An Explorer is Born
Roald Amundsen was born on 16 July 1872, in Borge, Østfold, Norway. He was the youngest of four sons to Jens Amundsen, a shipowner, and Gustava Sahlquist, a bailiff’s daughter. His father died when Amundsen was 14 years old. Amundsen began studying medicine, in accordance with his mother's wishes, but after her death in 1893, he quit medical school and embarked on a Captains education.
Belgica and the Northwest Passage
In 1897, Amundsen commenced on his polar career. He joined the crew of the ship Belgica and followed Adrien de Gerlache’s expedition to Antarctica (1897-99). Afterwards, Amundsen purchased the fishing vessel Gjøa, which he used to lead the first expedition through the Northwest Passage between the Atlantic and Pacific (1903-1906). It was after this expedition that he moved to Uranienborg.
The South Pole
Instead of relaxing after this triumph, Amundsen proceeded with his dream to conquer the Poles. He received permission from Fridtjof Nansen to borrow the polar ship Fram (Forward) in order to travel to the North Pole; but, instead of sticking with this plan, he traveled south. On 14 December 1911, Amundsen along with four of his crew were the first to reach the South Pole, 35 days ahead of Robert F. Scott.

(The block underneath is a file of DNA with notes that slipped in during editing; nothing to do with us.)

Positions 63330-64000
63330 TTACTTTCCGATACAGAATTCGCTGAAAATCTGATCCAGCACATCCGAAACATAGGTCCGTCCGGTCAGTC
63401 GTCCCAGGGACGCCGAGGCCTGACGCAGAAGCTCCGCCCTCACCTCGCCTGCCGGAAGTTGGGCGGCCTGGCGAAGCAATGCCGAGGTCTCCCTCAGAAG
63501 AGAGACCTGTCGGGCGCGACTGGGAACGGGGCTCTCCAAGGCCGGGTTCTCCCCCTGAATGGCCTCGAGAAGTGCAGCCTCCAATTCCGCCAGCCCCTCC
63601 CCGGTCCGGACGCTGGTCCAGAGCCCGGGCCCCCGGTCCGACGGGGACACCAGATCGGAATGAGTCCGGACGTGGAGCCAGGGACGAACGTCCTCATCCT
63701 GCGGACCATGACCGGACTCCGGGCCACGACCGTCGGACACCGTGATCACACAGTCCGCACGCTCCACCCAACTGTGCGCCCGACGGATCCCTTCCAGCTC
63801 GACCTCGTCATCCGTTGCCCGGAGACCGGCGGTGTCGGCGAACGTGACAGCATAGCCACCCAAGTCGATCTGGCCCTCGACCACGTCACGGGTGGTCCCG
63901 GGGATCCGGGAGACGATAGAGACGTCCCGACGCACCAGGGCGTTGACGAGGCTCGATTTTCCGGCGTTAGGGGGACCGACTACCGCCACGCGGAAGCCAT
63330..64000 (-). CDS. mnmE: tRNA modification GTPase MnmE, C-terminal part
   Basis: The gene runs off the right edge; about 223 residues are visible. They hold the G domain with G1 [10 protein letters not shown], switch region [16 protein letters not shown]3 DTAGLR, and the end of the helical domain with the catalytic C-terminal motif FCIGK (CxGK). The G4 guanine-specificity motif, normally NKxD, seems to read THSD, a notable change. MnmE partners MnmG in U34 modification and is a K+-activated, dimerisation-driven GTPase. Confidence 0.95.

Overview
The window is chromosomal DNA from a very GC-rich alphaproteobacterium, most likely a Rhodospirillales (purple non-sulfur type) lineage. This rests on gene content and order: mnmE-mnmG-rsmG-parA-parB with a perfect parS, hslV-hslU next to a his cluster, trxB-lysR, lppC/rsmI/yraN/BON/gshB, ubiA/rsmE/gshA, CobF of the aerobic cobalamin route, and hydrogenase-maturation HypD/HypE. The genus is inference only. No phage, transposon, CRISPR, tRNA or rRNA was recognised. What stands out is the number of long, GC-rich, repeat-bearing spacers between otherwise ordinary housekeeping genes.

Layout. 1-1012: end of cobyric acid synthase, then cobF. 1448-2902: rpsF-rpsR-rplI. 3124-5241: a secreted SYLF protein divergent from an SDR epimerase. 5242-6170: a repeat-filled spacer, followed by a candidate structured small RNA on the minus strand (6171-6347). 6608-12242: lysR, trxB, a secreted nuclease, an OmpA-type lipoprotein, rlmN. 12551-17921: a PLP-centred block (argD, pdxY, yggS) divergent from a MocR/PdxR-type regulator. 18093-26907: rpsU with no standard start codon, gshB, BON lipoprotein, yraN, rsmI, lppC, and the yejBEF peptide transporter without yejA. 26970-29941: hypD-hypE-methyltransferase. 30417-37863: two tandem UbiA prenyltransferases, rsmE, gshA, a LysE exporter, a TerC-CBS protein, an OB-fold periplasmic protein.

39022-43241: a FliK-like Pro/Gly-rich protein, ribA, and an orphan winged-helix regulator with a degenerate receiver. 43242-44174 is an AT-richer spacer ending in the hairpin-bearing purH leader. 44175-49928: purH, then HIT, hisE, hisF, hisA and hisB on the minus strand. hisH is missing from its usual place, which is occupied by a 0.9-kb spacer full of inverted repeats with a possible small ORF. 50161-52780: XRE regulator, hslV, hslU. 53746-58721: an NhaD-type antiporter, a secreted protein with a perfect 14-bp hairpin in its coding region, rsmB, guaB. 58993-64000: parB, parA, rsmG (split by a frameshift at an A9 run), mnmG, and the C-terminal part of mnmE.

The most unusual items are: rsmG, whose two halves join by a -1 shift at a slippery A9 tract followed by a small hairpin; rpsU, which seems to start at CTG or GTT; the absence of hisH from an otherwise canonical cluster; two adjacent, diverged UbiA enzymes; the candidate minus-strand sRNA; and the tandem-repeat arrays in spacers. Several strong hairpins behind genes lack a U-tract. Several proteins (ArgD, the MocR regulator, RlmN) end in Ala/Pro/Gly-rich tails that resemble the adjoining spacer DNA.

The Northeast Passage
In 1917, Amundsen launched his own boat, Maud. His aim was to explore unknown areas of the Arctic Ocean. This expedition continued for many years and ultimately contributed to Amundsen’s bankruptcy.
The North Pole
In 1925, Amundsen attempted to reach the North Pole with the two flying boats N-24 and N-25. However, they had to make an emergency landing at 88° north and only just managed to return home after 30 days in ice. In 1926, Amundsen, along with the Italian Umberto Nobile, finally reached the North Pole with the airship Norge (Norway).
A Final Mission
Two years later, Umberto Nobile crashed during a new overflight of the North Pole in the airship Italia. Amundsen took part in the rescue operation along with five crew in the French flying boat Latham 47. On 18 June 1928, they left Tromsø, but the flying boat crashed, probably somewhere around Bear Island. Amundsen and the crew disappeared, but Nobile was later rescued.